I see you.
I get you.
I officially became a mother on 3/21/1998. Really I became a mother months before that, the first time I felt a little flutter in my stomach that I soon learned was actually two babies. Every day of my life since then I've worried that I'm not good enough. That I'm failing.
My husband left me when I was pregnant. I couldn't manage to keep a husband. Somehow, by default maybe, I figured it should be easier to keep a husband than to keep two small children alive. Naturally I was quite worried about my abilities.
I couldn't stay pregnant for nine months.
I couldn't give birth naturally.
I couldn't breast feed.
For months I drove around with two little carseats in the back of my car feeling an inordinate amount of fear that someone, somewhere was going to stop me and take them away because I clearly had no business being their mother. I didn't deserve them. I didn't know what I was doing. I wasn't doing anything right.
I am one of the broken moms. One of those women who just want to do better. Who don't want their anxiety and failings and depression and stress and worry to translate into pain for their children. Who want a better life for their babies. Who want to right all the wrongs of the past.
I was twenty-two. My daughter is now eighteen and I look at her like the helplessly trying beautiful creature she absolutely is. She has no idea. I cannot imagine her having a child in four years, much less two children at the same time. Dogs? Certainly. Not people. Not human beings.
I didn't know what I was doing at twenty-two.
I'm forty now. I still don't know.
I've managed to keep them alive and that's a positive. They are smart and funny and wise beyond their years. I am the first call they make with good news or bad. We discuss politics and religion (loudly) and we laugh. Oh, how we laugh.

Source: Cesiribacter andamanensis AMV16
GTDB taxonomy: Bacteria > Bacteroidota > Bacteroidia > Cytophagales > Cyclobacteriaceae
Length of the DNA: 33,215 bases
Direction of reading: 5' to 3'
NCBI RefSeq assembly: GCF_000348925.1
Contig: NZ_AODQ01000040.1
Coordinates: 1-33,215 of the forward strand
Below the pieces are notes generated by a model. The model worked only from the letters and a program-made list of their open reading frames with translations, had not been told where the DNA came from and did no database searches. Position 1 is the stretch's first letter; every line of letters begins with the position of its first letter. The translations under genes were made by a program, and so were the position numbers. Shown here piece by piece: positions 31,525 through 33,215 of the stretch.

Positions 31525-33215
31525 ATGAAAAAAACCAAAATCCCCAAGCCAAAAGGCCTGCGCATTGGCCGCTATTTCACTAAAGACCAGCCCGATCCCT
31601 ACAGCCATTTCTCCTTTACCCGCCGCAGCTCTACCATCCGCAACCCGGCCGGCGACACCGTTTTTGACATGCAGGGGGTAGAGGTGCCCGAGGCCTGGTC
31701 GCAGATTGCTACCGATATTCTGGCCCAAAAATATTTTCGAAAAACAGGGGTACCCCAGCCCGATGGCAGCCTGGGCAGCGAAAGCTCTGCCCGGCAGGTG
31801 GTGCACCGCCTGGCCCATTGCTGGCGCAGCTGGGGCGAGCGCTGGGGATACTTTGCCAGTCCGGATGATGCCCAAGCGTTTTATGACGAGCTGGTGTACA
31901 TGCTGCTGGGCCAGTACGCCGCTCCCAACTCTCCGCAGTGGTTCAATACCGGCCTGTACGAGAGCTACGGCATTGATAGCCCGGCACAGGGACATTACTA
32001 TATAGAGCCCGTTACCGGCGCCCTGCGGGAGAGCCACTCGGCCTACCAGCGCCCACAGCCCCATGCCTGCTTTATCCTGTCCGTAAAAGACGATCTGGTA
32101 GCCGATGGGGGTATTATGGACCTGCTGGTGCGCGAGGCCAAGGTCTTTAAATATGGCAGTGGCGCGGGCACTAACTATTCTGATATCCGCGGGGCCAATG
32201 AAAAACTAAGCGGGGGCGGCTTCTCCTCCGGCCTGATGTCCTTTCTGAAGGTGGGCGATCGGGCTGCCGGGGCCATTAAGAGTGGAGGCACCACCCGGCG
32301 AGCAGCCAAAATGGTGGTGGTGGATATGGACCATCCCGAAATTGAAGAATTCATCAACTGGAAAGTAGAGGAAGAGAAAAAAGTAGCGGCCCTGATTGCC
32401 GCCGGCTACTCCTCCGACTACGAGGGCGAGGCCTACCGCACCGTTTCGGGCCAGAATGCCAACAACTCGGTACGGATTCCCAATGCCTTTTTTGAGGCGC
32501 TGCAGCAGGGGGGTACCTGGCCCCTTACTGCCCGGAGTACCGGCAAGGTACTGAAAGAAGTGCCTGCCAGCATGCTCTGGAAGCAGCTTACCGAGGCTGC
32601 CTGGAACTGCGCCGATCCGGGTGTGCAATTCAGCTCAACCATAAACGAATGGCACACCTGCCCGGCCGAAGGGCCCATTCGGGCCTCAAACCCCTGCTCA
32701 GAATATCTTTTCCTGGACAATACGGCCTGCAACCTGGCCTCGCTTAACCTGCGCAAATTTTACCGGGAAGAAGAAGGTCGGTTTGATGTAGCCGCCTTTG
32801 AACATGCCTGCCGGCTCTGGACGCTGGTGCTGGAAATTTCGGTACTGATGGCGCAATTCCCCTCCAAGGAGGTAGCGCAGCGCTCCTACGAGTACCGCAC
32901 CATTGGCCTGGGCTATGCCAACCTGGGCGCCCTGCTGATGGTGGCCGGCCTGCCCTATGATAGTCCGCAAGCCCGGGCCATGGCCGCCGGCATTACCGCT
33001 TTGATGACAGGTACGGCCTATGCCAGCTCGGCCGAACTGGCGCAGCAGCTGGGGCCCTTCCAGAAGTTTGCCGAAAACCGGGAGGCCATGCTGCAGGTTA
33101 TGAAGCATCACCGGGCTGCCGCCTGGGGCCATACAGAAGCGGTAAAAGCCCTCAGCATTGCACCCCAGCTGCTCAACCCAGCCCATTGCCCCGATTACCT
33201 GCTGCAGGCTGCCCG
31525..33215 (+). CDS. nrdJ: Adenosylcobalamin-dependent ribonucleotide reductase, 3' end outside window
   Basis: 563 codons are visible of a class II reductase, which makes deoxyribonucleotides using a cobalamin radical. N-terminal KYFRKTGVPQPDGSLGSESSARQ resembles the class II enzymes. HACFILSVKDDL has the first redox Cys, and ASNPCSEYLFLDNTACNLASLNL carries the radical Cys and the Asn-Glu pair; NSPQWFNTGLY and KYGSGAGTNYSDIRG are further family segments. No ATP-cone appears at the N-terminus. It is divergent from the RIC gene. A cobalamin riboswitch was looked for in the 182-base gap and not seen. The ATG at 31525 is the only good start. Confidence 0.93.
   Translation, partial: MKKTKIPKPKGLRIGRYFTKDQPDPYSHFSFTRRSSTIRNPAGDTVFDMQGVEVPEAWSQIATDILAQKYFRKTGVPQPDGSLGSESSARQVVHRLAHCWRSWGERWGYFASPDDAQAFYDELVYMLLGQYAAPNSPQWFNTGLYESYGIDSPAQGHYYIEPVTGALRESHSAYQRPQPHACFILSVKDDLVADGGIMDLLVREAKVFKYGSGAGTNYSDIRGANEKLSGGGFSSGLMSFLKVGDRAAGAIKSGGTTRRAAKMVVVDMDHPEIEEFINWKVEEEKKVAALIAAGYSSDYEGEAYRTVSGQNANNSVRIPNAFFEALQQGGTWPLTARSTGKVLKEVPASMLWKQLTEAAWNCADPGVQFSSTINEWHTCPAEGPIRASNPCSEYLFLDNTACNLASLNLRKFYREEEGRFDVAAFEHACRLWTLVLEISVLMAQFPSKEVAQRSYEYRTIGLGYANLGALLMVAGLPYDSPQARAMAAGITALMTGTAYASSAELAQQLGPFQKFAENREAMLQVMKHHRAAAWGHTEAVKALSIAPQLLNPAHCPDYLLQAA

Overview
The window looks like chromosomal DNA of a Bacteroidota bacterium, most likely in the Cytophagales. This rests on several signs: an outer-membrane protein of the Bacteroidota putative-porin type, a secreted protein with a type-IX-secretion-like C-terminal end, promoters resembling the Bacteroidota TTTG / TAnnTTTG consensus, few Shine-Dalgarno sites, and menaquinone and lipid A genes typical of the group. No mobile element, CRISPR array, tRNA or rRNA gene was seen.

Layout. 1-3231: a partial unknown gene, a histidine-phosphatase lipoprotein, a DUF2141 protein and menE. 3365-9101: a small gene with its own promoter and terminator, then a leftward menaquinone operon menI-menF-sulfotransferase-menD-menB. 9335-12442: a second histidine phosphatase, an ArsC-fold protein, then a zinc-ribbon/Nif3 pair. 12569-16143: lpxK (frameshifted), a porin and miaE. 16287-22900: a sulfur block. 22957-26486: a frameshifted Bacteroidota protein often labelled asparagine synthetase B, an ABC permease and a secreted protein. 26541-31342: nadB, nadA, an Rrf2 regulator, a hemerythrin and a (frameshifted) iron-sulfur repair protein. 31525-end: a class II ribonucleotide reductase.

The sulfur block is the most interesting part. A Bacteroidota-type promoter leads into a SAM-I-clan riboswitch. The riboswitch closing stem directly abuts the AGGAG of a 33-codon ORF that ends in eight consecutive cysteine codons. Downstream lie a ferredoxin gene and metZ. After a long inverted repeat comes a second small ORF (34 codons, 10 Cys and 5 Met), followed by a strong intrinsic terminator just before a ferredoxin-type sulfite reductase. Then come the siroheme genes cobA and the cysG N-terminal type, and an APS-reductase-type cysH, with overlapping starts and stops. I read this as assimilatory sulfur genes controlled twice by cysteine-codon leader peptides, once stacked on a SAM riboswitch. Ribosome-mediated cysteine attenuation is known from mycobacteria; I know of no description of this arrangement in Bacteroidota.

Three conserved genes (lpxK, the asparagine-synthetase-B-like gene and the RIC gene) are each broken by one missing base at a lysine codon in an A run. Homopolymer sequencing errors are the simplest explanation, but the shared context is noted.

I still don't feel like I deserve them. I still feel like I'm going to be found out. I still feel broken.
They aren't broken though. They aren't. That's where things are different.
I think every mom, every single one of us, has at some point felt like we were getting it all wrong. Some of us have it harder than others, and I think while it's important to respect that, at the end of the day? We're all just moms. We're all just doing our best.
If you are broken, like me, I want to tell you something.
I think you're amazing.
I think the fact that you get up every morning and try again is amazing. I think that even if you are suffering and you are working really hard to ensure your child or children doesn't suffer the same way, you are amazing.If your experience in life was less than stellar and you want to do whatever you can to ensure your child doesn't go down the same road, you are amazing.
It's okay to say you are broken. That doesn't mean you are bad or wrong or anything else. It just means you got punched in the boob a few times and...you kept going.
I salute you, broken moms. Someday your unbroken children will salute you too.
Happy Mother's Day.